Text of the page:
Mar 27 2009
Once the House Bill 272 is approved at state senate, all Illinois high school athletes will undergo a random steroid testing. State Rep. Jack Franks proposed that the IHSA should prohibit a student from participating in an athletic competition sponsored or sanctioned by the association unless the student agrees not to use certain performance-enhancing substances.
Further, if the student is currently enrolled in high school, the student submits to random testing for the presence of these substances. This bill is not only focused on student athlete but also on coaches. It will also require high school coaches to complete an educational program on the prevention of abuse of performance-enhancing substances and to complete a proficiency exam.
The bill which got an unanimous approval in the House of Representative was voted 116-0. It was already passed to the state senate for approval and the governor for the final stage.
Under this bill, The (IHSA) Illinois High School Association would administer the drug testing. Although the IHSA has an existing drug testing policy, this would just expand its scope and implementation. Students that will be tested positive for steroids and other performance enhancing drugs will be prohibited from participating in any athletic competition for a certain period of time. Results of the tests will be kept confidential.
It also aim to randomly test more than 1000 students from all member schools of IHSA. They will be using urine samples to screen for any banned or prohibited substances that a student athlete may take.
What is good about this proposal is the fine that will be imposed to those students who will get positive results. Offenders will have to pay a fine of $50 for every positive result. This will help lessen the burden of the IHSA in shouldering the cost of drug tests.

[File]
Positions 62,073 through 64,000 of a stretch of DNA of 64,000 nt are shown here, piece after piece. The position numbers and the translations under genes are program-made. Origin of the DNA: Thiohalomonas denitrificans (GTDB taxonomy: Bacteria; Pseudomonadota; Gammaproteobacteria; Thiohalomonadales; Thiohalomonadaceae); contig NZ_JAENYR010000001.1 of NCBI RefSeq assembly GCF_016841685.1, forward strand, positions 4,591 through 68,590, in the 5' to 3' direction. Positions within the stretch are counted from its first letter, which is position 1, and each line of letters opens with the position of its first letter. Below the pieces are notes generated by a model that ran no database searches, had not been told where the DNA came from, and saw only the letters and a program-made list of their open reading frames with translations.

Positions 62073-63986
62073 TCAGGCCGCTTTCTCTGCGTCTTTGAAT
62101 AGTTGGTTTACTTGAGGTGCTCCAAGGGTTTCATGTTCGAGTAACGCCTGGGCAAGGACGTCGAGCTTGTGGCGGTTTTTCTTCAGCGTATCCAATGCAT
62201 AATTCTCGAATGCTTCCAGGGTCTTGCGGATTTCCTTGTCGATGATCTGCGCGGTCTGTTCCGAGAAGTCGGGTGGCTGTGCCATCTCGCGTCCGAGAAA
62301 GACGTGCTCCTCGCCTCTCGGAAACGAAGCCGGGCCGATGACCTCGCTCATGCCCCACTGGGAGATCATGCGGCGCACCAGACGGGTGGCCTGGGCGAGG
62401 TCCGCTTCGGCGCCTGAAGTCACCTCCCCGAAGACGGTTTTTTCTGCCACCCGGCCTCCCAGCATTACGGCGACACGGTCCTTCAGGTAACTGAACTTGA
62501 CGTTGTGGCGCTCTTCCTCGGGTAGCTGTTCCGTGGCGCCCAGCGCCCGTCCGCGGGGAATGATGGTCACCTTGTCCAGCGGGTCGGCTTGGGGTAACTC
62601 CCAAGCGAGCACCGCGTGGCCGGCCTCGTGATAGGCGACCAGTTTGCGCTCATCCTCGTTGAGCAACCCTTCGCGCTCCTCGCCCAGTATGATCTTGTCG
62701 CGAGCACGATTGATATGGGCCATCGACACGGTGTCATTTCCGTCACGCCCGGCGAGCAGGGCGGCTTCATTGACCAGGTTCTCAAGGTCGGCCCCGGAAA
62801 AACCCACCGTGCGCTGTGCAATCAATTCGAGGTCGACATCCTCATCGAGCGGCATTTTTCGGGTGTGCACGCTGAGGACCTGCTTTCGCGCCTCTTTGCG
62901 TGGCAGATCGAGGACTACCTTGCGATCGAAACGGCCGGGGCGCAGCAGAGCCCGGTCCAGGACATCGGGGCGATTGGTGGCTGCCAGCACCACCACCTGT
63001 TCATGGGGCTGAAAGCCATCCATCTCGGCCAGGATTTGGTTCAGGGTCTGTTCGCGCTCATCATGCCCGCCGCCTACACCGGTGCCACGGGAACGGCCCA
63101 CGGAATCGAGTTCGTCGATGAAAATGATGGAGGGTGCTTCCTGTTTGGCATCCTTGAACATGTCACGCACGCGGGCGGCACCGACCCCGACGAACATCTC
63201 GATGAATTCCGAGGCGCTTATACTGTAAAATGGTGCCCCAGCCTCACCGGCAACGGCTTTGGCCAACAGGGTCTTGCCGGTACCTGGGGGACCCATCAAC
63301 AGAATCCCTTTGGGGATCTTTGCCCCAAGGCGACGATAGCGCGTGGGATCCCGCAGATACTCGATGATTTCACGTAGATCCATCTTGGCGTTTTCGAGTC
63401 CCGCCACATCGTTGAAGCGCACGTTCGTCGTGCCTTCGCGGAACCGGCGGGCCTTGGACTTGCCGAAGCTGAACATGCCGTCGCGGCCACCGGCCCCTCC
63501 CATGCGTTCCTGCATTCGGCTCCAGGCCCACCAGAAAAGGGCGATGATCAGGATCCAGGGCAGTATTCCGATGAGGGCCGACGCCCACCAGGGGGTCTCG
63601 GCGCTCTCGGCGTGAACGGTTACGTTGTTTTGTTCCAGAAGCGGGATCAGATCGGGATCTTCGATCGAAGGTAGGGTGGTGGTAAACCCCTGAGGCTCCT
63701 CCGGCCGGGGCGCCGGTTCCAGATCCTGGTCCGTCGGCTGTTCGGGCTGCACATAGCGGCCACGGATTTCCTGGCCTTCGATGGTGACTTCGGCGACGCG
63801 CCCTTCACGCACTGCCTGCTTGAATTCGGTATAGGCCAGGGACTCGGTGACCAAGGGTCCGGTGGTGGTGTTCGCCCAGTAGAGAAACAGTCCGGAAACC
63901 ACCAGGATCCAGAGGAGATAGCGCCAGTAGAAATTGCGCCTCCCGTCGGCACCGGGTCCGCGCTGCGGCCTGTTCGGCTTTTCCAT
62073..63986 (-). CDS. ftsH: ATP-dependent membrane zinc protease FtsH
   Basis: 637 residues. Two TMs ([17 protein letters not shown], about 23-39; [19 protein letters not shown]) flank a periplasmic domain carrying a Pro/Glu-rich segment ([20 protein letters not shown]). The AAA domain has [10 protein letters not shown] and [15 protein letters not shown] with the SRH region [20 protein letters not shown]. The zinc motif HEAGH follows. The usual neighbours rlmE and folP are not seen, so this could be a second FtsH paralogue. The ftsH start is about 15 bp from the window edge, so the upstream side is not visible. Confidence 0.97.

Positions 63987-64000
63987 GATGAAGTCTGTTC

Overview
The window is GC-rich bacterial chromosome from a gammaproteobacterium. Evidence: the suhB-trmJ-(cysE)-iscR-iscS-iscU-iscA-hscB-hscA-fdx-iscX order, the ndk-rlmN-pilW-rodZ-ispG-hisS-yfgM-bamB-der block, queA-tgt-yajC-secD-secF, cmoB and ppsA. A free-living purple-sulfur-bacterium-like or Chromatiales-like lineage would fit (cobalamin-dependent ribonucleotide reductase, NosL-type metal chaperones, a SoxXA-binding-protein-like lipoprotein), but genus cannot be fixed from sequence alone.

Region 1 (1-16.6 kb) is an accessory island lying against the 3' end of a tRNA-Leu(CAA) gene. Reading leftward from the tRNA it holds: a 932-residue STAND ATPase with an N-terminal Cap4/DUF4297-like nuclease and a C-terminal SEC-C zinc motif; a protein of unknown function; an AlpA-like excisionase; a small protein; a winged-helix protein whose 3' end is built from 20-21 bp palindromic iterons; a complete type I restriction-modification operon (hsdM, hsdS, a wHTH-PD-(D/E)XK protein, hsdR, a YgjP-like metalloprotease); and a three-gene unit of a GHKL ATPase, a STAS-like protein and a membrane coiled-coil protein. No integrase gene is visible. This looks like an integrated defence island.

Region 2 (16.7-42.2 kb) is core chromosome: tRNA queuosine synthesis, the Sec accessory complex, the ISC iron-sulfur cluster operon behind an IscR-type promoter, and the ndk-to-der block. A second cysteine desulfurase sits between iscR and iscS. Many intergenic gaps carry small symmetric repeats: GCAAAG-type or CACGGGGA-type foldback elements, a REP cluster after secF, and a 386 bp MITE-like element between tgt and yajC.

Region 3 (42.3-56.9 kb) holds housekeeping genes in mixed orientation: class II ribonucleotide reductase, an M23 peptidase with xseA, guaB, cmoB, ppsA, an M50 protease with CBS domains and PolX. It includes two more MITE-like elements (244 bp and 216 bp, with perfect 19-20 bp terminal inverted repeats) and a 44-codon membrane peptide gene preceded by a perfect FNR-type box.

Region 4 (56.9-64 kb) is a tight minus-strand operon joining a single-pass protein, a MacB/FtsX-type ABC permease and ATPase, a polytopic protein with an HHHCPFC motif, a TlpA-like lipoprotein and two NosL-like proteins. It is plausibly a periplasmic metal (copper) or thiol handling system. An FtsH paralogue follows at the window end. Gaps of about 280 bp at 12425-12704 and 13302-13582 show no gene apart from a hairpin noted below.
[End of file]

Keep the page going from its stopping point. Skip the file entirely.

IHSA executive director, Marty Hickman said that the existing performance-enhancing drug testing program has been a valuable deterrent thus far and they welcome any state assistance in helping to make this program even better.
According to state representative Franks, this bill aims to protect the students who may turn to steroids and other performance enhancing drugs just to be in the pro. “There’s much more pressure on them to perform more and more now. It’s lucrative for them to get scholarships.” Franks said that kids usually make decisions based on short term gains instead of what’s in their best long term interest.
Franks’ plan was influenced by the former University of Illinois and Chicago Bears Dick Butkus who introduced him to Don Hooton, an anti-steroid crusader. Don Hooton established the Taylor Hooton Foundation to educate the young athletes on steroid use. His son committed suicide as a result of steroid abuse. He is now asking more people to help him in his mission, including lawmakers to pass laws that will deter steroid use among teens.